100 lb. Club - How much time have we lost.

View Full Version : How much time have we lost.

08-11-2010, 12:45 AM
I never watch Oprah, but I was home sick today, and she had the author of "Women, Food and God" I didn't get through the book as I found it a bit self-indulgent and facile, but some of the points they made on the show were valid and got me thinking.

How much time and energy have we all wasted on OBSESSING about weight, whether it was on the way UP or DOWN? How many books have we read on the subject? how much research? how many tears cried? how many missed opportunities? How many imagined slights/insults?

When I think of the time I've devoted to making myself sane, I want to weep. That time could have been spent in medical school and curing CANCER for god's sakes, and multiply it by MILLIONS of women who've done the same thing.

More than anything on that show, I wanted to weep for the women who spoke about absolutely loathing themselves. Not just "oh geez, I shouldn't have eaten that" but truly, genuinely hating who they are and hating their weaknesses. I can't imagine living with that, with no self-love, no "If I met me I'd want to buy me a beer" mentality. I can only imagine that makes getting from A to B a thousand times more difficult.

Anyway, not sure what this post is about as I'm a little loopy on migraine medicine at the moment. I just wanted to say something about something. I wanted, if at all possible, to let someone who's reading this who DOES feel self-hatred, to say "WHY?" You're the only one who will ever truly know you and love you forever; you're stuck with you, like it or not. Be kind to yourself. Be as kind to yourself as you'd be to a co-worker, or a stranger probably. Forget for today to count every single calorie and hate yourself if you eat 4 extra ones, or finally love yourself because you ate 4 less calories. Instead, make today a kindness day. Make a kindness plan, say 3 nice things about yourself and mean them. Do something nice for yourself and don't apologize for it or feel guilty about it. You deserve a good thing :)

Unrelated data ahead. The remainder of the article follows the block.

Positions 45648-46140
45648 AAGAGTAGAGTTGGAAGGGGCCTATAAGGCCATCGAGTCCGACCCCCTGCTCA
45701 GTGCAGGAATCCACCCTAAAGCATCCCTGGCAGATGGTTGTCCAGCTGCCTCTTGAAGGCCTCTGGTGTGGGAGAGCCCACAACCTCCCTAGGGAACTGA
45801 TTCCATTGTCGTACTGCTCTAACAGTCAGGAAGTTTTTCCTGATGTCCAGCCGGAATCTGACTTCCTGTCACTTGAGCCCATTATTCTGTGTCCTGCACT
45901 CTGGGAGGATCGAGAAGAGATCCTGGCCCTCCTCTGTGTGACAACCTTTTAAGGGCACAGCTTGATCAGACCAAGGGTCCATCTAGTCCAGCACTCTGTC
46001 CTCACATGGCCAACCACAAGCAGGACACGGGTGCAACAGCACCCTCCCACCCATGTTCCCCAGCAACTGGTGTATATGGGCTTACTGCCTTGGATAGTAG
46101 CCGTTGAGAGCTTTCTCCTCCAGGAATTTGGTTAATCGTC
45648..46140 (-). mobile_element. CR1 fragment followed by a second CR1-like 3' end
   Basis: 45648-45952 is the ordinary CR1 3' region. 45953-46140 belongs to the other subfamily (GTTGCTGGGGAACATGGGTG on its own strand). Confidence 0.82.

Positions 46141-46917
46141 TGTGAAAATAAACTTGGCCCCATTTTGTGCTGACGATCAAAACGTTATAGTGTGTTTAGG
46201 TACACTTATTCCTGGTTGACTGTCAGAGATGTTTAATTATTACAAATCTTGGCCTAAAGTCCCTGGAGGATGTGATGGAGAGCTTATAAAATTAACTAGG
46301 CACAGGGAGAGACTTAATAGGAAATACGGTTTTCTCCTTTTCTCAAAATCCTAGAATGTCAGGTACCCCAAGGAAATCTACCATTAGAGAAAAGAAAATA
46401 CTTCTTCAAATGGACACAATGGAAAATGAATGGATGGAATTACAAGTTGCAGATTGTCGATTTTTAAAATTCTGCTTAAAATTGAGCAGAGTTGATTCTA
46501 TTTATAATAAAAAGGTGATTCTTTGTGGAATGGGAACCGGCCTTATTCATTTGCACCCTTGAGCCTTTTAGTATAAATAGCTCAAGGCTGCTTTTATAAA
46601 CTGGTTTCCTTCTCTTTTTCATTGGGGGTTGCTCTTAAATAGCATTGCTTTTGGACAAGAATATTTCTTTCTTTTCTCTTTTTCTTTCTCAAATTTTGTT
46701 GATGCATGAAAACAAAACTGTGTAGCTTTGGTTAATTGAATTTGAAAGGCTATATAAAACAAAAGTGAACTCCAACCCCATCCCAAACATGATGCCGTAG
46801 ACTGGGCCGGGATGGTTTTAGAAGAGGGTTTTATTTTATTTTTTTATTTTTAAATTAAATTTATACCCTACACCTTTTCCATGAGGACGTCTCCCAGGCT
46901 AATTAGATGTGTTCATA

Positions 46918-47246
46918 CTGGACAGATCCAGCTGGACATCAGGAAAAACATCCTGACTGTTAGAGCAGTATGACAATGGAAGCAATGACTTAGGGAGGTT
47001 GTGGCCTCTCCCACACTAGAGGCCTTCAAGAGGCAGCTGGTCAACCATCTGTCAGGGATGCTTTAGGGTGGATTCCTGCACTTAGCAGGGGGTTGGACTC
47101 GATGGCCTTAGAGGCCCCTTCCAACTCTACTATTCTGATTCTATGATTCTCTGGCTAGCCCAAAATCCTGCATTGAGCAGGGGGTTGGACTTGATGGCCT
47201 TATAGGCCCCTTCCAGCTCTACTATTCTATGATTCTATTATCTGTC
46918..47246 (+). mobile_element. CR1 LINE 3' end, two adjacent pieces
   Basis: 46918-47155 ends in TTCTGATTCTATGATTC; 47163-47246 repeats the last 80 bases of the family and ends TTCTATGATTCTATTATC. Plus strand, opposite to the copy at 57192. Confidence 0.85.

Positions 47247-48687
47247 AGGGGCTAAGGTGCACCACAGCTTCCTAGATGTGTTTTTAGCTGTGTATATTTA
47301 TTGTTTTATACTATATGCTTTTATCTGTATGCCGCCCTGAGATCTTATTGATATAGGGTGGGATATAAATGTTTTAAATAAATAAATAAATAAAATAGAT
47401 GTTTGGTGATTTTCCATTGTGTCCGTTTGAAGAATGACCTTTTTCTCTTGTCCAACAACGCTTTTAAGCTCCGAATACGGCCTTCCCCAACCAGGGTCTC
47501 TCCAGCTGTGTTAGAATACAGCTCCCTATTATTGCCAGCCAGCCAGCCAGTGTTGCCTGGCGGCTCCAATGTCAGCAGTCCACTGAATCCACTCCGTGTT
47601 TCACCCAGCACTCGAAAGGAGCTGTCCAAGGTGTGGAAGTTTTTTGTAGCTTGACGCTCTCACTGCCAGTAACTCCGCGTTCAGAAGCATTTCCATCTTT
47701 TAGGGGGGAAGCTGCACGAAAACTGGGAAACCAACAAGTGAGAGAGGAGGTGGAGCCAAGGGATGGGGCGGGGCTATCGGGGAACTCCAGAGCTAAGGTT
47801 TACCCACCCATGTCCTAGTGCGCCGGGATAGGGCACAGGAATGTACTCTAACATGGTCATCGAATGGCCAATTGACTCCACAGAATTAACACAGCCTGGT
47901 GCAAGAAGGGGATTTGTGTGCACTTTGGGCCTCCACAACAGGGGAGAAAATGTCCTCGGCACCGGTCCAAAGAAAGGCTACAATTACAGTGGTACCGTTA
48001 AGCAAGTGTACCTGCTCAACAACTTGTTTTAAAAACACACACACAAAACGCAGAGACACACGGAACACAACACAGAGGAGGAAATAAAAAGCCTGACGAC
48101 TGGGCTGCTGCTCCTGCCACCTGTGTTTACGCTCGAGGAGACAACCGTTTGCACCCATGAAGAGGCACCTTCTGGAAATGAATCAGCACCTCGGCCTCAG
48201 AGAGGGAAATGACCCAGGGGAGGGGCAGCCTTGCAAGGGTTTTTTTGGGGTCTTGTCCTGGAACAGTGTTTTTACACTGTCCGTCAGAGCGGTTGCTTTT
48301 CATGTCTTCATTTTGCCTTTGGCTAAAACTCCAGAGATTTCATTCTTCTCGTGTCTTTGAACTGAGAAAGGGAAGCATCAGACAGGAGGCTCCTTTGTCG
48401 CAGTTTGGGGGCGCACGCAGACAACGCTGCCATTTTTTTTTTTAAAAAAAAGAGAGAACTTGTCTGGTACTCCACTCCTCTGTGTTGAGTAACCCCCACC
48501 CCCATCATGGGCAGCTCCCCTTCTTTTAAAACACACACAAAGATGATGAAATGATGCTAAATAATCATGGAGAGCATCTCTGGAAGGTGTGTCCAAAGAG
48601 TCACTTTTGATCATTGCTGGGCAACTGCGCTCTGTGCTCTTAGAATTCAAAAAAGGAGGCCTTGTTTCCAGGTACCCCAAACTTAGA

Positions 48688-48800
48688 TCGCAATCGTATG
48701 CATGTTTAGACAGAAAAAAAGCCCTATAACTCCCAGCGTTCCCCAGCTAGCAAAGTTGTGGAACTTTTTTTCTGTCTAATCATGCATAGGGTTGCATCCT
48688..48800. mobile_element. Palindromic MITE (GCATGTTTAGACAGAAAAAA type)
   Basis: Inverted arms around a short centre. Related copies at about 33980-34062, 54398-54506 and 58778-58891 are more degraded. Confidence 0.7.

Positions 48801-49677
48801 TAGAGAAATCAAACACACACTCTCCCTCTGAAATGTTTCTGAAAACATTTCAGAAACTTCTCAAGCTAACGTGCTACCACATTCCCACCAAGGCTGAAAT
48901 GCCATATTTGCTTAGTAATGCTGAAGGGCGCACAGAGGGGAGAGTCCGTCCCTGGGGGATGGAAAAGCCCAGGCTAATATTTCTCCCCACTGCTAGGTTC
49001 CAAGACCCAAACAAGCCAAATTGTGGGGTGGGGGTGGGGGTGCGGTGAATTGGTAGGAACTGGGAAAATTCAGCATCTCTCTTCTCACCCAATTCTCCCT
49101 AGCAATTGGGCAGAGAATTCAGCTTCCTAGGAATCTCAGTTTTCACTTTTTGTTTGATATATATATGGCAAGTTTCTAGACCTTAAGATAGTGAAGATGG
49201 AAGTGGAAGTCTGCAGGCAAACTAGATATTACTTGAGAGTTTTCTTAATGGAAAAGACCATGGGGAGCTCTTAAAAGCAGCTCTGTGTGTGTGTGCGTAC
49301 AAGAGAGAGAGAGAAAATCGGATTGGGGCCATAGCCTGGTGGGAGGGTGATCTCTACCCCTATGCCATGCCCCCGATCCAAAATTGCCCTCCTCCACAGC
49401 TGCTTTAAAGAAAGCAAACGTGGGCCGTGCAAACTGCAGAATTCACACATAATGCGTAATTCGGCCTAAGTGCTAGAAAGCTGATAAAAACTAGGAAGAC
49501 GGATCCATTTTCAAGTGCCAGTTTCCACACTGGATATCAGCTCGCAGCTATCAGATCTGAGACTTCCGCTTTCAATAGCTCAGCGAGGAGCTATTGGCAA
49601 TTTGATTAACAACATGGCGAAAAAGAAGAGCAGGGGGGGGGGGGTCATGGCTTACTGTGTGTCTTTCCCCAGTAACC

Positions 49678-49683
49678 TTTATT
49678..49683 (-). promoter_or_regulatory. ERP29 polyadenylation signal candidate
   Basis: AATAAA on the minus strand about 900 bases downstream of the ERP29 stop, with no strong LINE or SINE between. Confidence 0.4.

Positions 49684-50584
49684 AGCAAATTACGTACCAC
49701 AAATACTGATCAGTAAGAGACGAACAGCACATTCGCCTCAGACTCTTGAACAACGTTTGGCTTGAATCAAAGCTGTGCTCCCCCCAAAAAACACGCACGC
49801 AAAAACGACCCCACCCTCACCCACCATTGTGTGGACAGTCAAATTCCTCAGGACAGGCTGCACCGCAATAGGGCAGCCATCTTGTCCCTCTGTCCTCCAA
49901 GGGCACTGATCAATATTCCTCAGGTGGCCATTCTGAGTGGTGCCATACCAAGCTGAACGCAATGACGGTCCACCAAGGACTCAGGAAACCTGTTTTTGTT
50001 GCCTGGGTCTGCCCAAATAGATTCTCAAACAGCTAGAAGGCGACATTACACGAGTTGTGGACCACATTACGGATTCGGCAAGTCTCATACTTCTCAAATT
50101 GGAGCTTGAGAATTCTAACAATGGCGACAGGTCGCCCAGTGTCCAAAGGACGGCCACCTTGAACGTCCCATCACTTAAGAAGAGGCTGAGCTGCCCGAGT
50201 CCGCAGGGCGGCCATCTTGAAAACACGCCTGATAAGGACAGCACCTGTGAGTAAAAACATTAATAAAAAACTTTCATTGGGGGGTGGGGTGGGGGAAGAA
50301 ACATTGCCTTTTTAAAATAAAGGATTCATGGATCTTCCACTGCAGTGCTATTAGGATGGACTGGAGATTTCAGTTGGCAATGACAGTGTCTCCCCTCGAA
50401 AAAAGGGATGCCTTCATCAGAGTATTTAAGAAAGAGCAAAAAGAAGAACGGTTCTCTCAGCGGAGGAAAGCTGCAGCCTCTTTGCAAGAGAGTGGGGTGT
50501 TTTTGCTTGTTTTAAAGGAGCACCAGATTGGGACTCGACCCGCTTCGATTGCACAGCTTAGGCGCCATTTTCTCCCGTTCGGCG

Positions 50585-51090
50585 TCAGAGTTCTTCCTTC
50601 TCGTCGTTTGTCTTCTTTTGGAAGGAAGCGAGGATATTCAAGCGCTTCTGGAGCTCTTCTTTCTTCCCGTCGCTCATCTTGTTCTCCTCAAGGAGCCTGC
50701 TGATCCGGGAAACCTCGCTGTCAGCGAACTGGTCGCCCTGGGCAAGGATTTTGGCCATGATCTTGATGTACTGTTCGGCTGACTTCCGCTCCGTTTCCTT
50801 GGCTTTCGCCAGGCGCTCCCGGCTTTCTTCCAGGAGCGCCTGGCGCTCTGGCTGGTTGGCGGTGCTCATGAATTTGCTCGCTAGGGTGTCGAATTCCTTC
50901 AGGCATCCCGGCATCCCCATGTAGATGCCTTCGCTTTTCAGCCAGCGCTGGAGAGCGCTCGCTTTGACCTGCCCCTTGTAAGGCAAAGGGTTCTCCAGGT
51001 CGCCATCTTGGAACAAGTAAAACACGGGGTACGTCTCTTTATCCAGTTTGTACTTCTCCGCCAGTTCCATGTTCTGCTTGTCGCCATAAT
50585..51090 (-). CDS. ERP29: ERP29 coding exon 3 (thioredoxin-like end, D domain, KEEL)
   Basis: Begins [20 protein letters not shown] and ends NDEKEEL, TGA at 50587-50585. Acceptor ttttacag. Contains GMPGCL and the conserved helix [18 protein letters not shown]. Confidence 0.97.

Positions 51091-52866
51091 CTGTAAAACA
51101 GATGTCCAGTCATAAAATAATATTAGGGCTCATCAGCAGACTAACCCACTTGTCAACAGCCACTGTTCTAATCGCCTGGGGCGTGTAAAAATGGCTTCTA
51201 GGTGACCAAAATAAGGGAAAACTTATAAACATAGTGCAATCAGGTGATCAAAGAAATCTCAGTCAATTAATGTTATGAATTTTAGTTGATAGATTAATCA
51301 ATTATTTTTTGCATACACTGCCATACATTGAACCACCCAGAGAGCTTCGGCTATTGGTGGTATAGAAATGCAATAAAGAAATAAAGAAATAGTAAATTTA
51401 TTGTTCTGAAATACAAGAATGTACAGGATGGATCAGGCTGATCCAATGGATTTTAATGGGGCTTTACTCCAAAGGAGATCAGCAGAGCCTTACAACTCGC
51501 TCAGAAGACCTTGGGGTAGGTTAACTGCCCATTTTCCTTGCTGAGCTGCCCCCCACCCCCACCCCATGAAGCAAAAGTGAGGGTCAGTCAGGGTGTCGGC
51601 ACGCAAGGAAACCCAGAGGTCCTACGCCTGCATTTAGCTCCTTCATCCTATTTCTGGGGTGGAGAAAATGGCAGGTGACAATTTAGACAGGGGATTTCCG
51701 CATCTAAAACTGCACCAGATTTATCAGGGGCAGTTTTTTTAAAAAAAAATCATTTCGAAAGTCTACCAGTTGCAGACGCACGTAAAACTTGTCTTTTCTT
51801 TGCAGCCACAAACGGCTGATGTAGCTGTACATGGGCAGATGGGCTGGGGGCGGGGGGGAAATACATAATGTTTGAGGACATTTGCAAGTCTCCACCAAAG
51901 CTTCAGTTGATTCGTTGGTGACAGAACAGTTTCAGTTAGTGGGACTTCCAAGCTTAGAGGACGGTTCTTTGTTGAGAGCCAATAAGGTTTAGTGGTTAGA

SOrry, I'm not usually so philosophical, but I feel strongly about this - I want girls to dig themselves, to feel groovy and special and awesome!

08-11-2010, 12:53 AM
This is so very true, Trazey. I was actually thinking about this on my walk tonight, about how we as women waste so much time on self-loathing and punishment instead of relaxing and enjoying life while we take care of ourselves. I have been feeling bad because I've gained a few pounds. I sit next to a positively gorgeous girl in her early 30's who is fun, vivacious, and teeny...she is probably a size 4 or so. And she keeps talking about how she's gaining weight and getting fat. She's not one of those false people who is fishing for compliments; she's just struggling to accept herself, like many women that I know.

I did read the book "Women, Food and God." I bought it based on what I saw on the Oprah interview that you're talking about. I'm not sure that I have a bunch of deep, emotional issues behind my weight; I think I just tend to be lazy and hedonistic. :) But hating myself has never been the path to feeling better and getting healthy, so I have sworn off that.

I'd definitely have a beer with you if I met you; I hope you feel the same! :) I hope your migraine is better very soon.

08-11-2010, 09:48 AM
I don't believe that I have lost any time by obsessing on weight. I didn't spend enough time obsessing on weight when I was on my way up to 300 pounds. If I had obsessed on weight my quality of life would have been greater. I did lose a lot of time to obesity though, not doing the things that I wanted to do. I lost time with my children when they were growing up by not being able to go places and do things with them. I lost time with friends and family hiding at home, embarrassed to be out in public. I lost time because I had to spend so much time recovering when I did participate in events. Hauling around an extra 100+ pounds is exhausting.